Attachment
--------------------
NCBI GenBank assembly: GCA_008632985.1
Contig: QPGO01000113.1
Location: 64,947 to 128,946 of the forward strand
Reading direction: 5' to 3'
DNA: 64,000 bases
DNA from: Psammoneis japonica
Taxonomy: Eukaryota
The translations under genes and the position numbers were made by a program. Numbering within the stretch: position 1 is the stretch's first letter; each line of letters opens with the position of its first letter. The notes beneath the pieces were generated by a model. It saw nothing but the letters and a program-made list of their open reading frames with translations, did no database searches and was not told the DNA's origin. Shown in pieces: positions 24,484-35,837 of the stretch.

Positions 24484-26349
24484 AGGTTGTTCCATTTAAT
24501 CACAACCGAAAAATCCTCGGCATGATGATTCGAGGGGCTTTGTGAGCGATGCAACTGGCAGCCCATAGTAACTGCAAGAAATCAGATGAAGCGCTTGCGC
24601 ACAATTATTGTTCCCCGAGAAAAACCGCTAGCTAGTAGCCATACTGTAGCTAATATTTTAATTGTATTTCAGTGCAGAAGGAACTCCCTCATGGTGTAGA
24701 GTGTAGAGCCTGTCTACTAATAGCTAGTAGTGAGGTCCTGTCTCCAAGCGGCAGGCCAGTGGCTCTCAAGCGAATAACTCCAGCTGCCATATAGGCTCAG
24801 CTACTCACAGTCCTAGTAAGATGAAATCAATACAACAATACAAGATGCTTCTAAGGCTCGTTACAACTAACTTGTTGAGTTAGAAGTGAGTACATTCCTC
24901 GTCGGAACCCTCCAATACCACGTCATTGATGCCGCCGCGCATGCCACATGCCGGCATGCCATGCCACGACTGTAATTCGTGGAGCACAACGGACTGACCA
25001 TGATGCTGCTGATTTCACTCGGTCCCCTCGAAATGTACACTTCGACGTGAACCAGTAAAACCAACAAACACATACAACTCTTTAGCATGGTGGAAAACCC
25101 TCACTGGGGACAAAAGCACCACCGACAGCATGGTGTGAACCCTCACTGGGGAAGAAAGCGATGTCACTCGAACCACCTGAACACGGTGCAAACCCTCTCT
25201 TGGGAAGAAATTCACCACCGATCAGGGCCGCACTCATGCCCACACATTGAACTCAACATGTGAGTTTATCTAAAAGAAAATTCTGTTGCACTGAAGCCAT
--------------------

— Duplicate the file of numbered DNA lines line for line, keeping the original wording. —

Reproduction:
NCBI GenBank assembly: GCA_008632985.1
Contig: QPGO01000113.1
Location: 64,947 to 128,946 of the forward strand
Reading direction: 5' to 3'
DNA: 64,000 bases
DNA from: Psammoneis japonica
Taxonomy: Eukaryota
The translations under genes and the position numbers were made by a program. Numbering within the stretch: position 1 is the stretch's first letter; each line of letters opens with the position of its first letter. The notes beneath the pieces were generated by a model. It saw nothing but the letters and a program-made list of their open reading frames with translations, did no database searches and was not told the DNA's origin. Shown in pieces: positions 24,484-35,837 of the stretch.

Positions 24484-26349
24484 AGGTTGTTCCATTTAAT
24501 CACAACCGAAAAATCCTCGGCATGATGATTCGAGGGGCTTTGTGAGCGATGCAACTGGCAGCCCATAGTAACTGCAAGAAATCAGATGAAGCGCTTGCGC
24601 ACAATTATTGTTCCCCGAGAAAAACCGCTAGCTAGTAGCCATACTGTAGCTAATATTTTAATTGTATTTCAGTGCAGAAGGAACTCCCTCATGGTGTAGA
24701 GTGTAGAGCCTGTCTACTAATAGCTAGTAGTGAGGTCCTGTCTCCAAGCGGCAGGCCAGTGGCTCTCAAGCGAATAACTCCAGCTGCCATATAGGCTCAG
24801 CTACTCACAGTCCTAGTAAGATGAAATCAATACAACAATACAAGATGCTTCTAAGGCTCGTTACAACTAACTTGTTGAGTTAGAAGTGAGTACATTCCTC
24901 GTCGGAACCCTCCAATACCACGTCATTGATGCCGCCGCGCATGCCACATGCCGGCATGCCATGCCACGACTGTAATTCGTGGAGCACAACGGACTGACCA
25001 TGATGCTGCTGATTTCACTCGGTCCCCTCGAAATGTACACTTCGACGTGAACCAGTAAAACCAACAAACACATACAACTCTTTAGCATGGTGGAAAACCC
25101 TCACTGGGGACAAAAGCACCACCGACAGCATGGTGTGAACCCTCACTGGGGAAGAAAGCGATGTCACTCGAACCACCTGAACACGGTGCAAACCCTCTCT
25201 TGGGAAGAAATTCACCACCGATCAGGGCCGCACTCATGCCCACACATTGAACTCAACATGTGAGTTTATCTAAAAGAAAATTCTGTTGCACTGAAGCCAT